It’s a fact, and I’m sure my good friends John Messara and Peter McGauran will be comforted by their knowledge of it, that the foundations of the great Australian breeding industry were laid with the arrival in Sydney in 1788 of 44 thoroughbreds aboard the First Fleet.

They came from Cape Town, so you can imagine what the mighty Australian racehorse might’ve looked like without its South African connection!

It seems that while there’s been a reduction in our numbers, there’s also been a concentration in the quality, due as much as anything to the vigorous levels of investment South African breeders have made in recent times in saluting the achievements of these horses.

For all they’ve done though, they still represent the best value in the world.

To illustrate the point, the average price at South Africa’s two premier sales in 2015 was $21,367 and $38,437 respectively, compared with $200,372 in Australia, $294,973 in America, and $317,967 at Tattersalls in England.

At the same time, South African horsemen have been loyal and conspicuous supporters of all these international sales, as well as those at Goffs in Ireland and Arqana in France for decades now.

For 40 years, we were the biggest buyers of yearlings from Argentina, and we patronised New Zealand staunchly.

More recently, there’s been talk among our bigger owners of getting a slice of the Deep Impact pie in Japan and I have a mandate to speak with our Japanese friends while I’m here.

I’m sure you’ll concede, Ladies and Gentlemen, that we’ve more than paid our school fees.

For all this, we continue to face major headwinds in getting our horses into the jurisdictions of our trading partners out of an apparent fear that we may export the African Horse Sickness virus.

To get a horse to the Dubai Carnival, for example, takes as much as 6 months, and then they’re expected to compete with the best, which remarkably they do.

While I don’t want to downplay the necessity of containing the disease, it’s worth mentioning that during the First and Second World Wars and those of the British empire before that, we exported more than 450,000 horses to those conflicts wherever they took place, without ever infecting the recipient countries.

Indeed, my friends, we have continued to export several hundred horses every year from the various equine disciplines at considerable cost and enormous inconvenience, without ever transmitting the disease anywhere.

It’s puzzling to me, your Zulu farmer, that despite the technological age and the vast investment we’ve committed to our export facilities, it’s now more problematic than it’s ever been to get a horse out of South Africa.

For that reason, I would invite you to listen to the address of Dr Evan Sergeant of Australia, who speaks in place of Dr John Grewar, at tomorrow’s movement session to hear what we’ve done to bring complete comfort to those who have any reservations.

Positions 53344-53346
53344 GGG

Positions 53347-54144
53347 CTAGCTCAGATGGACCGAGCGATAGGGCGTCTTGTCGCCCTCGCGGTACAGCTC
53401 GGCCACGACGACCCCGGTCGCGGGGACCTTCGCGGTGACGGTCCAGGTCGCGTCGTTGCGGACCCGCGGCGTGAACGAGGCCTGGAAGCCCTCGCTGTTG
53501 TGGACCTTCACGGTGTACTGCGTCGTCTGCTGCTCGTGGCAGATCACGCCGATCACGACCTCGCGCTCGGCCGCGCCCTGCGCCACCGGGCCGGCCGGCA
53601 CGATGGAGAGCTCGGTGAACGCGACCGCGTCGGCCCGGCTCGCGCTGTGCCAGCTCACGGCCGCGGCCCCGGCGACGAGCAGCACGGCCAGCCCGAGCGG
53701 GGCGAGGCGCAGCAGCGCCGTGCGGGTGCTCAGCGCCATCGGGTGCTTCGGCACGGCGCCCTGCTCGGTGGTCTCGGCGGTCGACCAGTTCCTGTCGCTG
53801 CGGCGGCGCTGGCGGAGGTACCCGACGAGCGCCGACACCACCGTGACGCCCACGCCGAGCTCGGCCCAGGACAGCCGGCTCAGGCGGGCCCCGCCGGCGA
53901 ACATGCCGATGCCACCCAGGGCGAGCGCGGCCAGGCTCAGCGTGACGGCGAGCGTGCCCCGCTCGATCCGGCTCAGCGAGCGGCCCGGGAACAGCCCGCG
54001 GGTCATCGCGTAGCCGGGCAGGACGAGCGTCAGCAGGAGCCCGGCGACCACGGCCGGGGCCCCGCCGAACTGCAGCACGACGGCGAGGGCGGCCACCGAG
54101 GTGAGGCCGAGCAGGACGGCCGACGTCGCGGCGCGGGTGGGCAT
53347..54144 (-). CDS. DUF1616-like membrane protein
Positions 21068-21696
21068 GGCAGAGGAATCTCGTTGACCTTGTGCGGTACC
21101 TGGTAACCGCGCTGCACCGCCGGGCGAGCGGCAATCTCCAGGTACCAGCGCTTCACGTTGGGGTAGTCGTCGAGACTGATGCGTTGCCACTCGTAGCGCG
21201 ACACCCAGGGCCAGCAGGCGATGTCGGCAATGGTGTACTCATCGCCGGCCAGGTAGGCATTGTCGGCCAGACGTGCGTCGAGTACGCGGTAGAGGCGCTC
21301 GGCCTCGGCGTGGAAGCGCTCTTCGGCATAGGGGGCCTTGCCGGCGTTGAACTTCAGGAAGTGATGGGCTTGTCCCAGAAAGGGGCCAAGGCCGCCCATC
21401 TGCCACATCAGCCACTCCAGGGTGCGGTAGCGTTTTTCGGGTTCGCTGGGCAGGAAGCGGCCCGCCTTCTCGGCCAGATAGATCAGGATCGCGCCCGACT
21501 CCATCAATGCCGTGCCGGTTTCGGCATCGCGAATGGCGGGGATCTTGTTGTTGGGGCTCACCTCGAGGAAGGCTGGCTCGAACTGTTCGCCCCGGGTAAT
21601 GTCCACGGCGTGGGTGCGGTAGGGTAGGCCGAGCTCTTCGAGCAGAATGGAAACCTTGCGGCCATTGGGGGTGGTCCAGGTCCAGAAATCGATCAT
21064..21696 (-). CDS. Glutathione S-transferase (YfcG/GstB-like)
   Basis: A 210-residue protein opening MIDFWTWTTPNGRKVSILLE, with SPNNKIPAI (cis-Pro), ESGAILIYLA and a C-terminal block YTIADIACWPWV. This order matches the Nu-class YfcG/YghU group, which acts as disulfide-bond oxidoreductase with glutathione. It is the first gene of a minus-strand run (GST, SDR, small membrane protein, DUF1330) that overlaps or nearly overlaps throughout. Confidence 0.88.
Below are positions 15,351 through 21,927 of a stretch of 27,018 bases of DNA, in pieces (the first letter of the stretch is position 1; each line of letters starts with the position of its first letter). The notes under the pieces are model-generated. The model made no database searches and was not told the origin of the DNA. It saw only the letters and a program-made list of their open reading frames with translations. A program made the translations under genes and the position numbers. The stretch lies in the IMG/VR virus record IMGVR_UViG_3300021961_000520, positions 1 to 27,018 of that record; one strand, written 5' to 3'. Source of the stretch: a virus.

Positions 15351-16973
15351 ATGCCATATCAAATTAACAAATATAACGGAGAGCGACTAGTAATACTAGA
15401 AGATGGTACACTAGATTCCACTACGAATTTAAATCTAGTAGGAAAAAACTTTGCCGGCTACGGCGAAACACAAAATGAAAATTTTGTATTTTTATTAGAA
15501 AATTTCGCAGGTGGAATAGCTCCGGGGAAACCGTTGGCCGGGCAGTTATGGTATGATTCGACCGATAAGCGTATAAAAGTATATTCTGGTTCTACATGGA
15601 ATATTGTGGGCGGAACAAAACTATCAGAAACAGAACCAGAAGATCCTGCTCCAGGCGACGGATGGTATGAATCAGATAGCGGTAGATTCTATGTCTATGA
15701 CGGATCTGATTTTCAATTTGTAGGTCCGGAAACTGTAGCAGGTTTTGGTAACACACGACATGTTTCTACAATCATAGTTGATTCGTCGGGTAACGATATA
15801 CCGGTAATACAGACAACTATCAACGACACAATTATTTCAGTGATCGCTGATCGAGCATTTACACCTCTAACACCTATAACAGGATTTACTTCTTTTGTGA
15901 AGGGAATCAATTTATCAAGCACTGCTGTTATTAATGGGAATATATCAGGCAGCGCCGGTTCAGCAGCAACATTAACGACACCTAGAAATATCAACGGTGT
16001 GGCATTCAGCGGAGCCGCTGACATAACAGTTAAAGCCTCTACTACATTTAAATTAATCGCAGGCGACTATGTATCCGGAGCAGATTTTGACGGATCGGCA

It seems to me though, that for those of us who reside at the southernmost tip of what the civilised people in the north call the Darkest Continent, it’s sometimes necessary for us to recall our scientific and business credentials in order to inspire some confidence.

So forgive me reminding us all that South Africa gave the world its first heart transplant almost 50 years ago; while it’s not everyone’s favourite topic at present, more than two decades ago, we produced an atomic bomb then gave it up and dismantled it without any fuss; the World Economic Forum’s recent survey of the world’s most admired people included three in the first four with South African connections, one of whom, now in America, is at the forefront in the development of carbon-free motor cars and is a world leader in space exploration.

Ironically, it seems on the one hand he’s trying to save the planet, while on the other, he’s found a way to leave it. Also according to the World Economic Forum, for the fifth year in a row, South Africa’s auditing and reporting standards were ranked first in the world, while our financial institutions were 8th out of 140 countries in the Global Competitiveness Survey.

It’s a fact too, that our little country has produced more world class companies than any other of its size. In a nutshell, we have a vibrant private sector, and several of them have put their shoulders squarely behind our export initiatives, as has our government.

Racing, as I said earlier Ladies and Gentlemen, has taken my wife, Cheryl and I to faraway places, and like most of us, it has made us many close friends. It has taken us to the top of the mountain many times, and it has sat us down with the Queen Of England.

Racing has shown us that all of us, no matter our beginnings, can make a name for ourselves in this game, and sometimes aspire to excellence.

Above all, racing has taught us that you only live once. But if you do it right, my friends, once is enough.

Within the four walls of this great room, there is enough political power and scientific influence to assist the South African racehorse in reassuming its rightful place on the racing circuits of the world. For that to happen though, we need your vote.

Just once.”